The BMW R 1250 GS/GS Adventure and its previous iterations have reached a cult status. Although performing well in the international adventure touring scene for several years, it really exploded onto the scene after celebrities Ewan McGregor and Charley Boorman used the BMW R 1150 GS on their 31,000 KM journey from London to New York which was documented in the popular TV series titled ‘Long Way Round’. The GSA is an extremely capable adventure tourer that is ideal for crossing continents. Its ample power and comfort makes kids play out of long demanding routes. With a larger 19” front wheel, it is also amazingly adept at handling off road duties (with suitable tyres of course!).
Choice of Himalayan
But even assuming I had pockets deep enough to foot the bill of 20+ Lakhs for a GSA, would I get one for use in India? Definitely not! The cost aside, I wouldn’t want to lug around 250+ kgs (with light luggage) while riding off-road. I need a motorcycle that is capable, light weight, affordable, minimum electronics and has a network of service and spares centres across India. When I put all these factors together, my choice is clear – the Royal Enfield Himalayan.
The Himalayan is a well-planted, balanced and agile bike and its large 21” diameter front wheel is ideal to traverse rough, uneven terrain. Sporting a 411 CC single cylinder engine, the fuel-injected mill produces 24.5 bhp and decent torque of 32 Nm. I will admit that the 411 CC air-cooled powerplant does at times seem a bit inadequate while cruising long stretches of tarmac, but the torque more than makes up for it when the Himalayan is in its natural environment – off-road. This motorcycle is extremely capable off-road. Its’s calm and composed and trundles along without caring about what roads you are travelling over as long as you are not in a hurry to get there! I still recollect how it pleasantlysurprised me the first time I threw my leg over one. In the adventure touring world, torque is a very good thing. Torque is what gets you going and keeps you going over the nasty stuff, through the sticky and slippery stuff, up the steep stuff.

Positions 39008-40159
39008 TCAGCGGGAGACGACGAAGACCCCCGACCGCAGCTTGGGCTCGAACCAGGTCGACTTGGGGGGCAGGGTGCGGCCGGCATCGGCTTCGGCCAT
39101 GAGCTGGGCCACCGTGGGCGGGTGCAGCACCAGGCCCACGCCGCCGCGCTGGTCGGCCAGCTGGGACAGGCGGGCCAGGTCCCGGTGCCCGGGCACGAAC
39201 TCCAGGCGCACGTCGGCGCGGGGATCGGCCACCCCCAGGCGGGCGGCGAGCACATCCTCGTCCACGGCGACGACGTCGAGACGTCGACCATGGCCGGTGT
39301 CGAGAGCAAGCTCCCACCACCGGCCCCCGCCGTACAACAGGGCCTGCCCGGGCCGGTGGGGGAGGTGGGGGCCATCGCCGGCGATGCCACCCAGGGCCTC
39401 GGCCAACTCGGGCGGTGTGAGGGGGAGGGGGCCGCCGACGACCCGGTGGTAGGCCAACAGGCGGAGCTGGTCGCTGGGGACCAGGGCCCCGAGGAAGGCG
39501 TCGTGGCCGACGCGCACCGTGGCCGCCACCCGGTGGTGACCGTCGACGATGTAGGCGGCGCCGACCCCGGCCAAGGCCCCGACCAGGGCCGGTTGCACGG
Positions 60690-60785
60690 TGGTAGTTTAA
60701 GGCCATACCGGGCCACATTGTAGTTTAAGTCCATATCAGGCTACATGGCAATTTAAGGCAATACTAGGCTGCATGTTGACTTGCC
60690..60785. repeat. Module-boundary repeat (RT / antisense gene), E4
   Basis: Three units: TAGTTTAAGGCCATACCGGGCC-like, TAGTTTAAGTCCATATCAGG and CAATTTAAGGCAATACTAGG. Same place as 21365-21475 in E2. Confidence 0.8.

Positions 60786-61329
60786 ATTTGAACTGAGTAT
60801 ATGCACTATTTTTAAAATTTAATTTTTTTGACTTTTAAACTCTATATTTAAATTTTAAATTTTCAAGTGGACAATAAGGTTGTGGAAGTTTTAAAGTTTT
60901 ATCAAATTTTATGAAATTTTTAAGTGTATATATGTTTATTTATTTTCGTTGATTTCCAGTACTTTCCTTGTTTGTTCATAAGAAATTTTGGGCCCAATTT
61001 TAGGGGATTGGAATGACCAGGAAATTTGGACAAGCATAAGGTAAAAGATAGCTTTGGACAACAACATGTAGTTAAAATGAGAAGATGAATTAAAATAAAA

The Himalayan’s torque translates to slow, predictable traction at a lower revolutions per minute ( rpm), which means this bike finds itself in a sweet-spot for adventure touring or dual-sport riding. Moderate torque combined with low horsepower makes this bike excel in places where handling a more powerful motorcycle would prove very difficult. Having ridden the Himalayan across pretty harsh terrain, I can’t remember the rear wheel breaking traction even once. It has a very mellow throttle but just enough oomph to keep that rear wheel chugging through just about anything. Combine that with a 31-inch seat height and its simple to put your feet down and waddle the bike through really uneven terrain. And it’s pretty easy to pick up too when you have that inevitable fall when off-roading. Taking a look at its spec sheet, there is no single feature of the Himalayan that stands out or impresses you. On the contrary, it appears quite ordinary and boring. But as a whole package, the Himalayan is an extremely versatile and easy motorcycle to ride.
Wait for Yamaha Tenere 700
A brand new Himalayan 650, a variant of Royal Enfield’s tried and tested 650 CC twin cylinder powerplant that is currently in use in their Interceptor 650 and Continental GT 650 is awaited. If this happens soon, then the new Himalayan 650 would be the bike to beat in the adventure touring segment in India. The only other motorcycle in this segment that I would be tempted to buy is Yamaha’s best-selling Tenere 700. This jack of all trades motorcycle has kicked up a sensation worldwide outperforming motorcycles that are thrice its cost. No wonder dealers across the world never have enough stock. This motorcycle is expected to reach India by December 2021 and is said to be priced in the Rs 8-9 lakh bracket.
If all this sounds exciting and you are the sort that wants to continue your adventure even when the tarmac ends, facing inclement weather, not so rider friendly roads, mechanical issues and whatever the universe decides to throw your way, then this is the sport for you! Adventure motorcycling is all about pushing your bike and most importantly yourself beyond the limits and having one hell of a time doing it.
Best Adventure Biking Routes
- Manali to Leh Ladakh
- Spiti Valley
- Sikkim to Darjeeling
- Guwahati to Tawang (through Sela Pass which is the highest motor vehicle friendly road in the world)
- Arunachal Pradesh as a whole
- Several Routes in Kerala